October 17 | Daily Devotion

Lectio Continua: a continuous reading of every verse

Lectio Semi-continua: shorter reading selections from the passages

Lectio Divina

“Since ancient times no one has heard, no ear has perceived, no eye has seen any God besides you, who acts on behalf of those who wait for him.” ~Isaiah 64:4


God fought His people’s apathy, faithlessness, and hardness of heart for a long time, but then He released them to do their own thing. He stopped working in their hearts, and like a parent addressing a willfully errant child, he said (in effect), “If that’s what you want to do, then I won’t get in your way.” Thus Isaiah mourns, “Why, O Lord, do you make us wander from your ways and harden our hearts so we do not revere you?” (Is. 63:17). Things have gone from bad to worse as the people cast off restraint and God’s Spirit no longer works in their midst. What a sad state of affairs.

The prophet knows that a day is coming when this despised and abandoned people will live in a land called Hephzibah, the land of God’s delight, and Beulah, the married land (Is. 62:4). How he longs for that day to come! He can hardly stand this sad state of affairs. Emotion pulses in his words as he cries out to God to act now: “Oh, that you would rend the heavens and come down, that the mountains would tremble before you” (Is. 64:1). I love his prayer for mercy. “Do not be angry beyond measure, O Lord; do not remember our sins forever. Oh, look upon us, we pray, for we are your people” (Is. 64:9).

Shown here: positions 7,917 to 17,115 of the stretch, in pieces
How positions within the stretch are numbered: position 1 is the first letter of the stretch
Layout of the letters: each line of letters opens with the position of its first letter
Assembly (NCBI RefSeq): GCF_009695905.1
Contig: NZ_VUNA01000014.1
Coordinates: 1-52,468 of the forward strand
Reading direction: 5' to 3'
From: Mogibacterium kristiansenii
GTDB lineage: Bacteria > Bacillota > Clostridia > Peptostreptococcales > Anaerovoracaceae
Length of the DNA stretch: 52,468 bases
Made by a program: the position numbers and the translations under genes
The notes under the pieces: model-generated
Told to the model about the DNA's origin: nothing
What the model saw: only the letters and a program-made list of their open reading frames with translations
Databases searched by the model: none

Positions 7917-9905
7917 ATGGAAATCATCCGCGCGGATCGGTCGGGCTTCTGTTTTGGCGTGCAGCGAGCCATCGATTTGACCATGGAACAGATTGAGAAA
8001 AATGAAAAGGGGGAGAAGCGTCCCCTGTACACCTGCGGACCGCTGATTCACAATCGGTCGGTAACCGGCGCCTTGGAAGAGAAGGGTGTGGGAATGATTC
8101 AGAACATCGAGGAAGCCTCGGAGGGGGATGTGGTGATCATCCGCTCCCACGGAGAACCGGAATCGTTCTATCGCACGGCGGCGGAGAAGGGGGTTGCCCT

Isaiah’s impassioned plea on behalf his people should resonate with us. For all of our talk about “private religion” and “personal faith,” we are a people called to live in community and to affect culture. Yet sin can infect an entire population—a church, an organization, a city, or even a nation—just as it did in Isaiah’s time. Have you noticed that certain communities have a culture all their own? (Paul’s letters to first-century churches serve as ample evidence.) Sin can embed in the cultural fabric of any group of people. The only way to halt its progress is for individuals, like Isaiah and like you and me, to be different and to do what is right. Go to worship when others do not. Care for orphans when others neglect them. Give generously in a greedy world. Follow God’s Word when others do their own thing. Be just people and speak up about injustice. Worship the One True God, and pray for God to show mercy to us all! People who live like that can change a church, change an organization, change a city, and even change a nation. Let’s do it!


The Lord is coming! In fact, He will “rend the heavens and come down,” and that’s great news for those who are worshipping Him and are expecting Him (Is. 64:1).    For those who live in darkness, it’s bad news. Jesus will come like a thief in the night, and they will awaken and say, “What just happened?!”

Christ-followers are called to be ready. We should pray each morning for His kingdom to come and live each day with self-control and love and faith. We’ll need help to do that so we should ask for it. Come, Lord Jesus, rend the heavens and set up Your kingdom, but help us to be faithful to You until then!

Lectio Divina is written by F. Lionel Young III, who serves as the senior pastor of Calvary Church in Valparaiso, Indiana. He is the author of A New Kind of Missionary, a popular introduction to global Christianity.